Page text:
Chain of attacks on Ukrainian whistleblowers continues: RFE/RL car set on fire

The car belonging to the RFE/RL program was set on fire. Photo: RFE/RL 

Ukraine

Edited by: Michael Garrood

Leading Ukrainian investigative program Schemes: Corruption in Details is one of the Ukrainian service of the RFE/RL’s projects has suffered repeated attacks. The latest incident involved a car belonging to the program being set on fire. This happened just a week after its leading journalist Mykhailo Tkach informed the public that his apartment had been bugged.

The Schemes (Skhemy) program is broadcast on UA:Pershyi, a Ukrainian national television channel. The program has been screened in Ukraine since 2014 and is known for its coverage of high-profile corruption. During the presidency of Petro Poroshenko, it broadcast investigations uncovering corruption in his inner circle. It has also exposed corruption in large state enterprises, Ukrainian oligarch corruption schemes, questionable state appointments, and other cases of corruption.

The program and its journalists have made numerous enemies within the old and new political elite, including president  Volodymyr Zelenskyy, who was not pleased with the journalists’ work. At his annual press conference at the end of May 2020, the president himself referred to the work of the Schemes’ journalist Mykhailo Tkach. In particular, Zelenskyy said that he considers the methods of collecting information used by Tkach who accompanied the cortege of the president as “impudent”.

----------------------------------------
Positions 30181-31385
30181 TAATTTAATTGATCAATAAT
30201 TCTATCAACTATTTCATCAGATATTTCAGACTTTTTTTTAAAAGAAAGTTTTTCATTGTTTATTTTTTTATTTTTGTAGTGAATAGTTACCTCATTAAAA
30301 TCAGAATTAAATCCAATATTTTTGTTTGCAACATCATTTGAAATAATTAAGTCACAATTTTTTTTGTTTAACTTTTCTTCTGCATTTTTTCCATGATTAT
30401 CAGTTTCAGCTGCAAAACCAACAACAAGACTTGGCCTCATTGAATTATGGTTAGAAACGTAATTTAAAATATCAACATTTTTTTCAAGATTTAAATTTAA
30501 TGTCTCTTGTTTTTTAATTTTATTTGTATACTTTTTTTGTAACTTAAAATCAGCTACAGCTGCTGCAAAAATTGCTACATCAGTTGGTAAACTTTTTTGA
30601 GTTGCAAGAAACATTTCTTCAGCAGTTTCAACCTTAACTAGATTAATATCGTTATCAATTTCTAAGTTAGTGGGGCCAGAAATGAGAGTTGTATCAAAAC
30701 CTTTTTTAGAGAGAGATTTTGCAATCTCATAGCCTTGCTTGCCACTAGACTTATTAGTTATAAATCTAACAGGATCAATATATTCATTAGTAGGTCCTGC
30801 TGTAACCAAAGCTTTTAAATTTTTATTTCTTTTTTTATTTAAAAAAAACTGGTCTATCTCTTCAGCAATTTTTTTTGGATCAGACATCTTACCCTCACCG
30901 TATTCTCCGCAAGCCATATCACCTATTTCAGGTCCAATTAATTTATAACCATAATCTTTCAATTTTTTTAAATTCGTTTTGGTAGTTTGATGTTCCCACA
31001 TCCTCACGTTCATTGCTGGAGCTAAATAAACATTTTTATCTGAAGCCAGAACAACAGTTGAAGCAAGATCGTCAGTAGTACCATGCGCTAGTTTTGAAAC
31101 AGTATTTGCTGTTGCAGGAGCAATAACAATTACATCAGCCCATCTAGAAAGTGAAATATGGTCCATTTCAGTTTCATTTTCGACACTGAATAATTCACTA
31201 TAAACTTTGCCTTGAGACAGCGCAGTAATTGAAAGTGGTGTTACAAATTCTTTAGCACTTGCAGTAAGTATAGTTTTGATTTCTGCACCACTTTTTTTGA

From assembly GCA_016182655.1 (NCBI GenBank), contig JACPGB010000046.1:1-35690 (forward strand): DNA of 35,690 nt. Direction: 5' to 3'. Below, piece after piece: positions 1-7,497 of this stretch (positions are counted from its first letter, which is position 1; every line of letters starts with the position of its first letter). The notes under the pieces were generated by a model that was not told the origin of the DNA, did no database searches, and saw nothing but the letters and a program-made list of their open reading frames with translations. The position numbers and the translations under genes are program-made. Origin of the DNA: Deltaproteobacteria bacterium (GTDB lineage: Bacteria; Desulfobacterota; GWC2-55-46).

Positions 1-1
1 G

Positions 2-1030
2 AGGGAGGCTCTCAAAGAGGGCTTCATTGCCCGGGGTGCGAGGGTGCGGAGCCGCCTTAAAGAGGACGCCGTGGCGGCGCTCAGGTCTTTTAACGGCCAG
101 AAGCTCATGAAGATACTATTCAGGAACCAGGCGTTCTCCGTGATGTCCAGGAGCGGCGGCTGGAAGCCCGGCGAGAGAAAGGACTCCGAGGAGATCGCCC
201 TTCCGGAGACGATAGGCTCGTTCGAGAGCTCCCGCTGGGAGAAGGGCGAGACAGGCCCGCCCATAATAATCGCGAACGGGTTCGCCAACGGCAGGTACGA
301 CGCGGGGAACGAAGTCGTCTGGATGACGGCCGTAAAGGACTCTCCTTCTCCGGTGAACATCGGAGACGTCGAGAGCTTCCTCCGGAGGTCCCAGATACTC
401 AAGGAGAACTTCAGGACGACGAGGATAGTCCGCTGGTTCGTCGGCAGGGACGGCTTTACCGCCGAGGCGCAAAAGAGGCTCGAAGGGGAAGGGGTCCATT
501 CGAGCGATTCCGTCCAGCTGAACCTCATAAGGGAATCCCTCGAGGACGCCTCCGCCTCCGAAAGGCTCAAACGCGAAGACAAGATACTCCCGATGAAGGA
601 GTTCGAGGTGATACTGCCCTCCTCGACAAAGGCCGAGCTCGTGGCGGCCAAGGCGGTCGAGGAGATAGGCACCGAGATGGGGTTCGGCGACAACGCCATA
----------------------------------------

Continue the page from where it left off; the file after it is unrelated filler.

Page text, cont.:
Among the program’s enemies are Andriy Portnov, ex-deputy head of the fugitive president Viktor Yanukovych’s Presidential Administration. Portnov left the country after the Euromaidan revolution and came back the day before Zelenskyy became president. 

In November 2019 Portnov became embroiled in a conflict with Schemes. The program was preparing an investigation into his connections with state officials in the then-new Ukrainian government. In revenge, Portnov in his Telegram channel published personal data belonging to the program’s driver. Portnov has also been threatening to reveal personal details and information about Schemes journalists. Furthermore, Portnov complained about the program to the president’s office. However, its council on the freedom of speech condemned the pressure placed on journalists. 

About nine months later, the program’s car was set on fire. 

“The bad news continues. The car which we for four years have been using to shoot the materials you all have seen was burned. The last material we worked on with an important member of the film crew, driver Borys Mazur on a Kia Cerato, was ‘Kings of the Roads’. It has already been watched by almost 700,000 viewers on YouTube. During the filming and in the material itself, I repeatedly emphasized that we and our car were being monitored by security guards working for the president of the Department of State Protection. On that night the car was near the house where the driver lives,” Tkach wrote on his Facebook page. 

The car is a write-off. 

Natalya Sedletska, the program’s editor-in-chief, stated that the arson was linked to the journalists’ activities. 

“About a year ago Andriy Portnov published all the personal data of our drivers – their passports, car numbers, residential addresses and threatened the editorial office. The national police even have a criminal case on this matter, which however is not moving. And last Friday, Portnov once again published the following: ‘Marginal Radio Svoboda [Ukrainian service of the RFE/RL]  I’ll continue the complex of measures to educate them’.”